Rabbi Yisroel ben Eliezer, (Baal Shem Tov or Besht), Jewish mystical rabbi, considered to be the founder of Hasidic Judaism. 1698 - 1760 Ukraine. (Photo by: Universal History Archive/Universal Images Group via Getty Images)
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The Baal Shem Tov

The founder of Hasidism is shrouded in legend and mystery.

The Baal Shem Tov is an 18th century Ukrainian rabbi credited with founding the Hasidic movement. Born Israel ben Eliezer around the year 1700 in western Ukraine, his name literally means “Master of the Good Name” and is often abbreviated as Besht. 

Much of what is known about the Baal Shem Tov’s life is related in stories passed down by his followers, the historical veracity of which is not firmly established. The difficulty is compounded by the rich collection of legends about his miraculous abilities in healing and divination, which occupy an exalted place in Hasidic lore. The Baal Shem Tov was reputed to possess deep insight into human nature, have visions in which prophets appeared to him with messages, and be able to ascend to heaven to commune with the spiritual realm. He also gained a reputation as a skilled healer, which earned him the title baal shem, “master of the (divine) name,” a term then used to refer to anyone endowed with curative powers. 

The Besht’s parents are said to have been poor and he was orphaned as a young child. His father’s parting words to him were to love every Jew, which became the animating feature of his life and teaching. Many of the best-known aphorisms attributed to the Baal Shem Tov concern love of one’s fellow Jew. Among them: When one loves a fellow Jew, he loves the Jew’s inner essence, and thereby loves God.” And: “The three loves – the love of God, love of Torah, and the love of one’s fellow – are indeed truly one.”

Known for his sensitive nature, he worked for a time as a caretaker of children and was reputed to spend long stretches alone in the woods, which is where he may have learned the medicinal properties of plants, knowledge that helped to burnish his reputation as a healer capable of effecting miraculous cures. The Baal Shem Tov would accompany children to school while telling them stories and praying with them, and his love for them would become part of his legend. “If only we could kiss a Torah scroll with the same love that my master kissed the children when he took them to school as a teacher’s assistant,” said Dov Ber of Mezeritch, the Baal Shem Tov’s chief disciple.

After marrying for the second time (his first wife died shortly after they wed), the Besht moved to a small village in the Carpathian mountains. The couple supported themselves by mining lime, which they would sell in nearby villages. But most of these years were spent in prayer and meditation. Eventually he settled in Medzhybizh, in what is today western Ukraine, where he began to develop a following as a spiritual leader.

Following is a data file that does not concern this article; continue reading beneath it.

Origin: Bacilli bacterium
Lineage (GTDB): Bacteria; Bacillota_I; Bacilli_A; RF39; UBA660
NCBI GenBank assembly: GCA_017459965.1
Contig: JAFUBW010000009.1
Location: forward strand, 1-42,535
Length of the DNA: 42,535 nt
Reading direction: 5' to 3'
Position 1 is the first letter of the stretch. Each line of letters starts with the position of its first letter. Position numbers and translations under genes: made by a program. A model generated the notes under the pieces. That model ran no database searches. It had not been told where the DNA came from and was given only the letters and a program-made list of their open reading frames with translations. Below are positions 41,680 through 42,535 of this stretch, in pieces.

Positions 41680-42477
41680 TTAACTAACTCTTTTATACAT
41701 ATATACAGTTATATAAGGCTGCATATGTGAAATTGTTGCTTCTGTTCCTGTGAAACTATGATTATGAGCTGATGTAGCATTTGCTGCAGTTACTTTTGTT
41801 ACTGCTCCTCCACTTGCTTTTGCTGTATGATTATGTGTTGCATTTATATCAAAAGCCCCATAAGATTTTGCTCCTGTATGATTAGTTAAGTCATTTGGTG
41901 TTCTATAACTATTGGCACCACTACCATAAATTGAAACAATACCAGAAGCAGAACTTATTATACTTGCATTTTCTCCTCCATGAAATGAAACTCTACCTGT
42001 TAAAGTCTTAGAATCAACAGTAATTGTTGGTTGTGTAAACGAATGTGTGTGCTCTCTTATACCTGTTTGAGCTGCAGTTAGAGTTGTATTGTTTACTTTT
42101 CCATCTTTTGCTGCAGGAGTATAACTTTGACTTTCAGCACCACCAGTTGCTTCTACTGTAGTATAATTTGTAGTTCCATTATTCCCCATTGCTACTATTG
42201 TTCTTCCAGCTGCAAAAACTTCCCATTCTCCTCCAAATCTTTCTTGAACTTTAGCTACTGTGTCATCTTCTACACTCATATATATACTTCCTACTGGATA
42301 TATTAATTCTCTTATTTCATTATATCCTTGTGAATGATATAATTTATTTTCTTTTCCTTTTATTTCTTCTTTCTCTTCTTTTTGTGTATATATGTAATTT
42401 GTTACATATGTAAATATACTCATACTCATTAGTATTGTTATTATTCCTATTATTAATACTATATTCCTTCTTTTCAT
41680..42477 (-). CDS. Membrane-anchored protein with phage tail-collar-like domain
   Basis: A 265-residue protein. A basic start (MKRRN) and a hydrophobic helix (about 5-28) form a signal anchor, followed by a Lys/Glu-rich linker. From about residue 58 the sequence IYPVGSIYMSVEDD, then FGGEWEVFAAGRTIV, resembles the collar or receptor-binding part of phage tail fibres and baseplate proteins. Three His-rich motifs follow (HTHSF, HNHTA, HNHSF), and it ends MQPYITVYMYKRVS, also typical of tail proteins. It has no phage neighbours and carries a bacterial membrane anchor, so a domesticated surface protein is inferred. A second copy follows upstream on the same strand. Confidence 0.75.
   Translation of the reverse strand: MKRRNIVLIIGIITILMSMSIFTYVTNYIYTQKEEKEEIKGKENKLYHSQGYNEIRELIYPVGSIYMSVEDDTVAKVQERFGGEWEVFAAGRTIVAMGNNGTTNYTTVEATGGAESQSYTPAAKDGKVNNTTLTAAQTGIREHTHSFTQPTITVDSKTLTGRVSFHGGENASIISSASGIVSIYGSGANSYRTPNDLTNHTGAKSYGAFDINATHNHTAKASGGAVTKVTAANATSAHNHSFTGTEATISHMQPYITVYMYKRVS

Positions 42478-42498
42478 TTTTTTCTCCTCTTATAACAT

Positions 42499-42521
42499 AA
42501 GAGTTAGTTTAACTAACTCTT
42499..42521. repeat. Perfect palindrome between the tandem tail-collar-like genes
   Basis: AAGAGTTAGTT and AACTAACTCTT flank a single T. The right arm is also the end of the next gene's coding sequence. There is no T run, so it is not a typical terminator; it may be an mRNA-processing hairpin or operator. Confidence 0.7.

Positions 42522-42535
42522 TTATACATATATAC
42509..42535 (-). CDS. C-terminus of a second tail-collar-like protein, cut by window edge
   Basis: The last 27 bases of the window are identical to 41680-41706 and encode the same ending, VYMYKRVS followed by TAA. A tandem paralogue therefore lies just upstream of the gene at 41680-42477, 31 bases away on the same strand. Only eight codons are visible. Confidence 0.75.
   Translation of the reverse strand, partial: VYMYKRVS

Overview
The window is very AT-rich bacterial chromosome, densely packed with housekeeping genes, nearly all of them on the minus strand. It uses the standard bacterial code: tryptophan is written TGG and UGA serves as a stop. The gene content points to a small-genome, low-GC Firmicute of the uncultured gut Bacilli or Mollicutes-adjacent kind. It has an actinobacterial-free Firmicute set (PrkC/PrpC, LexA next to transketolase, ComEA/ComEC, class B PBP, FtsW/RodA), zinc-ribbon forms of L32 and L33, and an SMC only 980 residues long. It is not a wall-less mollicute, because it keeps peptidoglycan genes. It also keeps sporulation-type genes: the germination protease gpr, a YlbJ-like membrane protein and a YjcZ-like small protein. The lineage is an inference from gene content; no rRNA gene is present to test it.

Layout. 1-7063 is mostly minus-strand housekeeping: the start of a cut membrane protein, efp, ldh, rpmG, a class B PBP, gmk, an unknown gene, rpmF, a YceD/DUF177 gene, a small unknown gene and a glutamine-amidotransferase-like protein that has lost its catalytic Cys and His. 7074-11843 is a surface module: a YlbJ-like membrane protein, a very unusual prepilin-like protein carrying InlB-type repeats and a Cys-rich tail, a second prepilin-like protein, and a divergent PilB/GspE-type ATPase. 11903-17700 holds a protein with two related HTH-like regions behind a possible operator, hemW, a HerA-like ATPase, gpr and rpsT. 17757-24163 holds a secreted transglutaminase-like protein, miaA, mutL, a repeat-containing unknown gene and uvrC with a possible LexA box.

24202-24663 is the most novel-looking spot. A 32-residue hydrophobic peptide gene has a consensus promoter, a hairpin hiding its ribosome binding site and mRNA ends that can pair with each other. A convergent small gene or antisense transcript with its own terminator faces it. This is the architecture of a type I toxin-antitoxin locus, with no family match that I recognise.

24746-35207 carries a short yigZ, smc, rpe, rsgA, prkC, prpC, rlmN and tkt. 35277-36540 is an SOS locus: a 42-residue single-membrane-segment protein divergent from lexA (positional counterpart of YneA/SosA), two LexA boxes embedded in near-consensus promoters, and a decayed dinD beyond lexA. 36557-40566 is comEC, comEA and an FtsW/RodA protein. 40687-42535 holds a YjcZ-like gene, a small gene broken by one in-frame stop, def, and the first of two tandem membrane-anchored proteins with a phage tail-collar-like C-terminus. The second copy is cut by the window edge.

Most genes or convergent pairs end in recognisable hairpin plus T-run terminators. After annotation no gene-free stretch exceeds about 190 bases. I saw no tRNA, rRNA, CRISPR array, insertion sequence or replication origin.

The Baal Shem Tov left no written works, and the disciples who flocked to him in Medzhybizh became the chief conduits through which his teachings would spread throughout Eastern Europe. Among them was Dov Ber, also known as the Maggid of Mezeritch, who succeeded the Baal Shem Tov as the leader of the Hasidic movement, and Jacob Joseph of Polonne, author of the first published Hasidic work, Toldos Yaakov Yosef, which became one of the foremost sources of teachings from the Baal Shem Tov.

Many of the Baal Shem Tov’s teachings were rooted in Jewish mysticism. Unlike the leading Jewish scholars of the day, who viewed Torah study as the highest religious act, the Baal Shem Tov stressed the importance of prayer as a means of achieving d’vekut, or cleaving to God. He also emphasized the centrality of joy in the service of God. The Baal Shem Tov believed that every act, including the most mundane, could be a vehicle for holiness, and he taught that the pure-hearted service of even the most simple and uneducated Jew could rival those of the most learned. All these ideas would become distinguishing features of Hasidic life until the present day.

The Baal Shem Tov died on the holiday of Shavuot in 1760. After his death, leadership of the nascent Hasidic movement briefly transferred to his son, Tzvi Hersh, who stepped down after a year in favor of Dov Ber. Under Dov Ber’s leadership, the Hasidic movement would expand into numerous sects across Eastern Europe. Though they differ in many respects, all Hasidic groups today venerate the Baal Shem Tov and look to him as the prototype of the Hasidic rebbe.

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